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Improve Your Balance and Coordination to Prevent a Life-Threatening Fall

Woman Falling

By Candace Williams

Has the following happened to you?

In the middle of the night, you get up in a darkened room to go to the bathroom. Still groggy and disoriented, you fumble in the dark and inadvertently trip over a misplaced shoe, electrical cord or floor rug and lose your balance. You fall. If you’re lucky, the spill isn’t serious and you easily pick yourself up and regain your footing, with nothing more than a few minor scrapes or bruises. Others are not as fortunate. Those with osteoporosis could suffer a broken hip if they fall or worse, life-altering complications.

The Atlanta-based Centers for Disease Control and Prevention describes falls as a “significant public health concern,” and that “one out of five falls causes a serious injury such as broken bones or a head injury.”

Why do people fall? Here are some reasons, according to health experts.

  • Health concerns or disabilities
  • Eyeglasses prescriptions – these can interfere with depth perception
  • Inappropriate footwear
  • Medications
  • Postural issues
  • Reluctance to use mobility devices like walkers or canes       

The CDC also notes that falls “are the leading cause of injury-related death among adults age 65 and older.”

How does Essentrics© help?

In the Essentrics© workouts that I teach, I stress to my students the importance of balance, posture and full body alignment as we go through the sequences. The exercises will help them maintain their independence as they grow older. Everyone can benefit, regardless of age. Essentrics© is a movement practice that blends elements of ballet, tai chi and physiotherapy for a full-body, balanced workout. Bones, ligaments, tendons and all 650 muscles work together to stretch and strengthen the body.

Standing sequences may call for balancing on one leg. Hence the sequence becomes a weight-bearing exercise that’s especially helpful if students have bone density issues. For those who may feel a little unsteady on one leg, I encourage them to hold on to a chair until their balance improves. I remind them to engage their core, glutes, hamstrings and quadriceps and pull up, thus preventing slouching and giving in to gravity.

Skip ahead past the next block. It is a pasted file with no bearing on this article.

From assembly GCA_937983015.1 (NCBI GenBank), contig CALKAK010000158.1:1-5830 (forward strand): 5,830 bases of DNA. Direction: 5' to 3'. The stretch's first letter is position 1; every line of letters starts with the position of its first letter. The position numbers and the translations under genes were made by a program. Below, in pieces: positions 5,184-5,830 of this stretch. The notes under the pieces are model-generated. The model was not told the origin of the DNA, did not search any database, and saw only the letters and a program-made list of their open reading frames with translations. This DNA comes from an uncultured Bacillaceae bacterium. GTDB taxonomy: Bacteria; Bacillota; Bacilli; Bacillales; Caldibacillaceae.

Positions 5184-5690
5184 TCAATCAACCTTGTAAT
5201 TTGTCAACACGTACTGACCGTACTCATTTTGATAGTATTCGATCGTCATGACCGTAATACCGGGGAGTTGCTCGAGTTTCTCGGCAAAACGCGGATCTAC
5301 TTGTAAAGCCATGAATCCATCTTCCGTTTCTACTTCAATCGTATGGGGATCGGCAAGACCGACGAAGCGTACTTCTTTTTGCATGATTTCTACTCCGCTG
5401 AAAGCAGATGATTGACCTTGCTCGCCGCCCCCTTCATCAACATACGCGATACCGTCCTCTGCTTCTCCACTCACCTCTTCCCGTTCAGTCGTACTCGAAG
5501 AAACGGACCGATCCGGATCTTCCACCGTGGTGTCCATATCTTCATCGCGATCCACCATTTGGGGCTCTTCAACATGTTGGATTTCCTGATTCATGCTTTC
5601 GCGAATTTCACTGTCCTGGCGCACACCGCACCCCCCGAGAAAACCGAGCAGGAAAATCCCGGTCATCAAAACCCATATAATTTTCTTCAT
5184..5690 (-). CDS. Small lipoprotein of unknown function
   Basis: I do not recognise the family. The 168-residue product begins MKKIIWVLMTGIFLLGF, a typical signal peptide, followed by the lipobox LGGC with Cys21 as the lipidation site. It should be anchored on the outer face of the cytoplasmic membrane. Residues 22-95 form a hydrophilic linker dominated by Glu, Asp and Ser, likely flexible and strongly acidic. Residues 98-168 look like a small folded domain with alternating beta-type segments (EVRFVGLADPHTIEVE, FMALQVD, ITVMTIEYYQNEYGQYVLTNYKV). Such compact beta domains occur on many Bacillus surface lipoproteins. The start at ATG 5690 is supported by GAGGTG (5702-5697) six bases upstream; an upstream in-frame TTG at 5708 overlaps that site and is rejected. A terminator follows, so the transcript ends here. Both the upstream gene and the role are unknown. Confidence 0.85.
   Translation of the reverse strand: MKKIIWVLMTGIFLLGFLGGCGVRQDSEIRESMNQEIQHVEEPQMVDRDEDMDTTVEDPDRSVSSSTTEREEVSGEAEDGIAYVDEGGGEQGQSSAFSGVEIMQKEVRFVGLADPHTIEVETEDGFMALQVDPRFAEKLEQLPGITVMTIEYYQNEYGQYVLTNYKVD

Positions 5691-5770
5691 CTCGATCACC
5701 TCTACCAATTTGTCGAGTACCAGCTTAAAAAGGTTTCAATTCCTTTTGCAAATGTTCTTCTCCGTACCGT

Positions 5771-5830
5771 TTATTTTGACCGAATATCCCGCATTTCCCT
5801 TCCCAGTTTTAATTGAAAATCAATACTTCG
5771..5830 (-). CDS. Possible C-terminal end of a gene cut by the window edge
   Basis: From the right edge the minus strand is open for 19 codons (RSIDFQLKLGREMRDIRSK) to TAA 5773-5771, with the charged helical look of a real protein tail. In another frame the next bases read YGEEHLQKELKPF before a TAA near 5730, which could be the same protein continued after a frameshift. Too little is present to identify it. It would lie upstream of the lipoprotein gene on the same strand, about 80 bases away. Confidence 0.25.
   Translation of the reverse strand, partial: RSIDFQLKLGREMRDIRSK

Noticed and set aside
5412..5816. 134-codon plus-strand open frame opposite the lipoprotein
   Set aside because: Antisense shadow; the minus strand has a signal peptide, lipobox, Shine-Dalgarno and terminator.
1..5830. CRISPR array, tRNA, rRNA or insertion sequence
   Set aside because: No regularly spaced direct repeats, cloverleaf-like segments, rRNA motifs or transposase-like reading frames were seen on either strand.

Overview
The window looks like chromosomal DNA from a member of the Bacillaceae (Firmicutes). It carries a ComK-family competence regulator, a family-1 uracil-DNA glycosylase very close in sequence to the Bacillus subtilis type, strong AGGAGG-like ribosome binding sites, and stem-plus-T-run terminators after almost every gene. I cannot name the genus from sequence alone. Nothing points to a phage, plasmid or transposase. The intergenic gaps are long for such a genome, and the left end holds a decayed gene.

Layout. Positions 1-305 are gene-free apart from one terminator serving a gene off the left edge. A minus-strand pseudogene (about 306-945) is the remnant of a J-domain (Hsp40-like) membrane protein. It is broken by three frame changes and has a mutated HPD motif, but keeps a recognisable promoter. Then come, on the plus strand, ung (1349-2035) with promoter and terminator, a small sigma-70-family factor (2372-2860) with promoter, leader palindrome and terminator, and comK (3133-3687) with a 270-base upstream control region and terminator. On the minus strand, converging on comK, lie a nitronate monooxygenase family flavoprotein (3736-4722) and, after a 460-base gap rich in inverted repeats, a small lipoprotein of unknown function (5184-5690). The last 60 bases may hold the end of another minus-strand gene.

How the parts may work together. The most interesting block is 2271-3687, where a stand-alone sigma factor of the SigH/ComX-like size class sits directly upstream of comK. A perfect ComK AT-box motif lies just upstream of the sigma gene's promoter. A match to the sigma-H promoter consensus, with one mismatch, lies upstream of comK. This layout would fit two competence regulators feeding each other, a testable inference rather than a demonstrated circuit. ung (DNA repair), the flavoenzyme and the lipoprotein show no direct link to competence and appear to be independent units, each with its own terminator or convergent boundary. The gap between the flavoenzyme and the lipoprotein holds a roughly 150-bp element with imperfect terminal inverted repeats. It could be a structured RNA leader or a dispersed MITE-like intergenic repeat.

That said, chair exercises in which the students stand while working leg and hip muscles are also beneficial if they are working to improve their balance and coordination or if for some reason, they are not able to get to or off the floor. These exercises also help to strengthen the lower body.

Not only do these sequences force them to pay attention to what they’re doing, but it helps them develop more of a sense of body and spatial awareness.

When we’re on the floor, I remind my students of the many benefits of these sequences, telling them being on the floor, then getting up is good practice should they fall if they are home alone.

If you have fallen, remember to tell your doctor so you and/or any medications can be evaluated.

Look around at home and see if you can clear clutter. Keep floors and passageways clear of objects that might cause a fall. Remember, as Benjamin Franklin said in 1736, “An ounce of prevention is worth a pound of cure!”